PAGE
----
edited.booktalk1_liztilleyBy Julia Fuchs

Elm Staff Writer

Pulitzer Prize-winning novelist Edward P. Jones spoke at the Rose O’Neill Literary House on Feb. 26 as part of the “Living Writers” series.

Jones is most widely recognized for his novel “The Known World,” which examines historical issues in white ownership of black slaves. “The Known World” won a Pulitzer Prize for fiction and the National Book Critics Circle Award.

Jones read from his latest collection of short stories, “All Aunt Hagar’s Children,” followed by a brief question-and-answer session.

“This is the first time I’ve done a reading since they operated on my eye in December. I had a cataract,” Jones said.

Jones is from Washington D.C., and is currently resides there. He began writing in college, and has had experience teaching fiction to students.

“I knew when I was in college that I did not want to have the type of job that required a suit,” Jones said.

Julie Armstrong, class of 2015, is the administrative assistant at the Lit House. Armstrong is heavily involved in organizing these events, and scheduling writers to visit WC.

“’Living Writers’ is connected to the Contemporary Living Writers class, and it is taught every other year. The professor teaching the class suggests authors they want to bring to class, and we figure out how we can get them on campus.” Armstrong said.

Robert Parkinson, the 2018 Patrick Henry Fellow at the Starr Center for the Study of the American Experience, is currently teaching a history course on War and Race in Early America. As a historian and author, Parkinson is a big fan of Jones’ work, especially “The Known World.”

“Edward Jones’ book that won the Pulitzer Prize is a phenomenal picture of a very unexplored part of Virginia slaveholding life. It’s an important and sort of brutal look at the slaveholding experience done in such a penetrating way that I have used it in my classes to relate these relationships,” Parkinson said.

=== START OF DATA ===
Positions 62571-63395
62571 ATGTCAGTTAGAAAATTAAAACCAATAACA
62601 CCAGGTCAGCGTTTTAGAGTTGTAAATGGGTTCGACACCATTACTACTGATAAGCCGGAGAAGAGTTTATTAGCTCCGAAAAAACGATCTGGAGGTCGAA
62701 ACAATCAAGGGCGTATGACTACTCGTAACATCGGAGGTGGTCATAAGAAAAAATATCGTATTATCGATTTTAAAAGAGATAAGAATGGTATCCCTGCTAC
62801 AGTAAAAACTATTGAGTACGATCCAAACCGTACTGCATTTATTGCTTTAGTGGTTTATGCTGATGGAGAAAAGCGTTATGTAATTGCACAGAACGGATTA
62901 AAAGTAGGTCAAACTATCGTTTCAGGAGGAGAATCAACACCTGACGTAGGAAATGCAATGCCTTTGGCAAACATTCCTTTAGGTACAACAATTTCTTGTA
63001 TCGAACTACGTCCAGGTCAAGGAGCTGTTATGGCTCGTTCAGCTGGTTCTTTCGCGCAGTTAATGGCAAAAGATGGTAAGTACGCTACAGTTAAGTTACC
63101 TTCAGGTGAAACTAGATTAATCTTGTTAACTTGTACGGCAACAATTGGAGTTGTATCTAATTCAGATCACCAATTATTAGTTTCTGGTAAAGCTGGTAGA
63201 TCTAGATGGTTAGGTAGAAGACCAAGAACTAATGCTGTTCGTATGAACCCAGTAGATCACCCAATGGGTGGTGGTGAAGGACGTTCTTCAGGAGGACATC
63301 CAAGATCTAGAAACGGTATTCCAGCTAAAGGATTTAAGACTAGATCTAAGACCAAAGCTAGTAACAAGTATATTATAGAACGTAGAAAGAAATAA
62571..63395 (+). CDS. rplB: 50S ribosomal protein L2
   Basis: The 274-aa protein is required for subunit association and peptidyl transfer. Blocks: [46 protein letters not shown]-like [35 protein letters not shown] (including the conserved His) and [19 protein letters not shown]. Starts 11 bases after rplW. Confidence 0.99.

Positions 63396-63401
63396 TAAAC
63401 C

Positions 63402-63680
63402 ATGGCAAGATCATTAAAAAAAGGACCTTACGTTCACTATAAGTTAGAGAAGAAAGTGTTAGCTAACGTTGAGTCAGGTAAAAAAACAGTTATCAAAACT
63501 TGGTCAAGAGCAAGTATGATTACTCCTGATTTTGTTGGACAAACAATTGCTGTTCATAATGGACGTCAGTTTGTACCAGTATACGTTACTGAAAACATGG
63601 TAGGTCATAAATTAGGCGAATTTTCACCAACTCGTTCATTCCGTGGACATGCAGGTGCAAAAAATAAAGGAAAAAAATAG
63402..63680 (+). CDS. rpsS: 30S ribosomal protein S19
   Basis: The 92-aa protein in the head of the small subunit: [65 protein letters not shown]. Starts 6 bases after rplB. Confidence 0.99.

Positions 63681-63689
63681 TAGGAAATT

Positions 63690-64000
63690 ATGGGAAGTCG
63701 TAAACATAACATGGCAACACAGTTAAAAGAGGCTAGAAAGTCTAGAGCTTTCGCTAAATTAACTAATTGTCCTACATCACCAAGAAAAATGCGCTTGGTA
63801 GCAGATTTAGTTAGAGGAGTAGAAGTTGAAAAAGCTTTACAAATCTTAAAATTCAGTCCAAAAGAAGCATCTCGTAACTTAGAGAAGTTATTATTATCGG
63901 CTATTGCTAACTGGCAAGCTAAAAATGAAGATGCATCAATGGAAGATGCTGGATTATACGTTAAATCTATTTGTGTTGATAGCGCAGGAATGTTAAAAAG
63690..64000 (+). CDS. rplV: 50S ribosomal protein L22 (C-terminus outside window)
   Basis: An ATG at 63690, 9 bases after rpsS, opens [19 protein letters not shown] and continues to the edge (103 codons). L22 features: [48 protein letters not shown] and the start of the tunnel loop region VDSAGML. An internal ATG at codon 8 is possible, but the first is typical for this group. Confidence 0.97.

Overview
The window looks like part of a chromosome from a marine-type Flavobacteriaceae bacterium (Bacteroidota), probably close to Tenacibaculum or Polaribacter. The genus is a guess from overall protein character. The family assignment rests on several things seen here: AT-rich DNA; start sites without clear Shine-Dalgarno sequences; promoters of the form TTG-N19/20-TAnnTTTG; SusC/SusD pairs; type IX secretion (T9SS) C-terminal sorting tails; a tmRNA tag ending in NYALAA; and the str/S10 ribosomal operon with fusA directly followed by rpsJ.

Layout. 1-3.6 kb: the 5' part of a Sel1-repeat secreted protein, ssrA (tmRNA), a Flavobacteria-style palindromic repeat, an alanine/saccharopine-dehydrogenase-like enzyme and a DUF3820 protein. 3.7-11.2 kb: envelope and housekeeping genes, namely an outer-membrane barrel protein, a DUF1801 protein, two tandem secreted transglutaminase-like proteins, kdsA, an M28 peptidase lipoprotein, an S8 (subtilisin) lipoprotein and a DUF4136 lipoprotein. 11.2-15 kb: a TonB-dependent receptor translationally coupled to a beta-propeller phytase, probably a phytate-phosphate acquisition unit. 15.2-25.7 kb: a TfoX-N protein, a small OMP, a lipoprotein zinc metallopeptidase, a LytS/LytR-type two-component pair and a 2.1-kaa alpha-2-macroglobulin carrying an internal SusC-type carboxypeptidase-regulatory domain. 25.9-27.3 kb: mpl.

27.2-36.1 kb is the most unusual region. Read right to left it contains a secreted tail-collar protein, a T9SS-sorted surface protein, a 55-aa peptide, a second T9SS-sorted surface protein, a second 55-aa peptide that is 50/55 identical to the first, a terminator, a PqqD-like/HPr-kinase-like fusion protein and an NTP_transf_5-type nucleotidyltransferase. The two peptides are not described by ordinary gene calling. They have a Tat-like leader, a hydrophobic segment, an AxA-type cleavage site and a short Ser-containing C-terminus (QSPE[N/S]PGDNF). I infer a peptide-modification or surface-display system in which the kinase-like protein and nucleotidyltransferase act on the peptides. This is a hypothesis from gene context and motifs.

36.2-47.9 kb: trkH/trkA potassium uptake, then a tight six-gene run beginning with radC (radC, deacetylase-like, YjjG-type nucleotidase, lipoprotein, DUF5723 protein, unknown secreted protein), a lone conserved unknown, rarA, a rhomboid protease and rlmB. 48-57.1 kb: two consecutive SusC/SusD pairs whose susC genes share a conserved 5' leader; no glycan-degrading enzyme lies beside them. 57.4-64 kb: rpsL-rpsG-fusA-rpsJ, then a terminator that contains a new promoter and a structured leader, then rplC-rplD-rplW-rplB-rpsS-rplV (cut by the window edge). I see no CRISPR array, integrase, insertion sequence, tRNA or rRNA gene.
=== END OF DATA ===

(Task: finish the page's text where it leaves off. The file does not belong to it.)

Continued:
Throughout his research, Parkinson explored many aspects of American slavery and early American racism. In the past, “The Known World” has been used as a reinforcement for Parkinson’s students.

“For the College to bring him was cool, and it was interesting to hear him read from some of what he has written.” Parkin- son said.

Jones read from his short story entitled “The Devil Swims Across the Anacostia River” which was from a collection of stories he published called “All Aunt Hagar’s Children.” These stories explore societal standards of racism, and the expectations of being African-American within Ameri- can society.

The Literary House talks are open to all students, even those who are not taking the living writers class.

“The writers we invite have an impact on the students, they have work that speaks to what students would be interested in and important issues of our time. The authors come to student courses and the students get to ask questions and get a one on one with the writer.” Armstrong said.

According to Armstrong, the Lit House is meant to be a place of inclusion.

“We want to be a place where the community feels included. We want to fill the house at our events. I think even if you don’t get to meet the author hearing them speak or listening to them read something, they wrote is a life-changing experience.” Armstrong said.

All Literary House events are free and open to the public. The next “Living Writers” event will be Lidia Yuknavitch Tuesday, March 19 at 4:30 p.m. in the Lit House.


The Elm

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